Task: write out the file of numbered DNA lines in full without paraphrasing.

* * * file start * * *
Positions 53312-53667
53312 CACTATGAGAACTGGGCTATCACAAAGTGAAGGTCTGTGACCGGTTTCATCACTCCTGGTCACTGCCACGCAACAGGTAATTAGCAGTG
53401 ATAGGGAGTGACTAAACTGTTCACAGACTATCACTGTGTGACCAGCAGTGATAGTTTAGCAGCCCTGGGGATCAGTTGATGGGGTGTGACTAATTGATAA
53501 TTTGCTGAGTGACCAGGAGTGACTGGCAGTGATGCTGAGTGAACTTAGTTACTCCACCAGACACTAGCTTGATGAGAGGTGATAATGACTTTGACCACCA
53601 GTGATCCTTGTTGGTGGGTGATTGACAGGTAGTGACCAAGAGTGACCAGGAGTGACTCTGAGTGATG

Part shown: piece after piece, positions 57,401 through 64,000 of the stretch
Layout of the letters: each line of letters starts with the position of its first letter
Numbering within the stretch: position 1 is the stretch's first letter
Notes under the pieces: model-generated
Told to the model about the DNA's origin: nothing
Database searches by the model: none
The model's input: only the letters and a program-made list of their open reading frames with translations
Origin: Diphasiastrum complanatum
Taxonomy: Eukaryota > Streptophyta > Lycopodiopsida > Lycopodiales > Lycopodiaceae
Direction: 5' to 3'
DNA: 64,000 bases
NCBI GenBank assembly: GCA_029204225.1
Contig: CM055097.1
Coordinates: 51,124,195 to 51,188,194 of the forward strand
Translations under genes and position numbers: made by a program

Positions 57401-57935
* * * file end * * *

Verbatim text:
Positions 53312-53667
53312 CACTATGAGAACTGGGCTATCACAAAGTGAAGGTCTGTGACCGGTTTCATCACTCCTGGTCACTGCCACGCAACAGGTAATTAGCAGTG
53401 ATAGGGAGTGACTAAACTGTTCACAGACTATCACTGTGTGACCAGCAGTGATAGTTTAGCAGCCCTGGGGATCAGTTGATGGGGTGTGACTAATTGATAA
53501 TTTGCTGAGTGACCAGGAGTGACTGGCAGTGATGCTGAGTGAACTTAGTTACTCCACCAGACACTAGCTTGATGAGAGGTGATAATGACTTTGACCACCA
53601 GTGATCCTTGTTGGTGGGTGATTGACAGGTAGTGACCAAGAGTGACCAGGAGTGACTCTGAGTGATG

Part shown: piece after piece, positions 57,401 through 64,000 of the stretch
Layout of the letters: each line of letters starts with the position of its first letter
Numbering within the stretch: position 1 is the stretch's first letter
Notes under the pieces: model-generated
Told to the model about the DNA's origin: nothing
Database searches by the model: none
The model's input: only the letters and a program-made list of their open reading frames with translations
Origin: Diphasiastrum complanatum
Taxonomy: Eukaryota > Streptophyta > Lycopodiopsida > Lycopodiales > Lycopodiaceae
Direction: 5' to 3'
DNA: 64,000 bases
NCBI GenBank assembly: GCA_029204225.1
Contig: CM055097.1
Coordinates: 51,124,195 to 51,188,194 of the forward strand
Translations under genes and position numbers: made by a program

Positions 57401-57935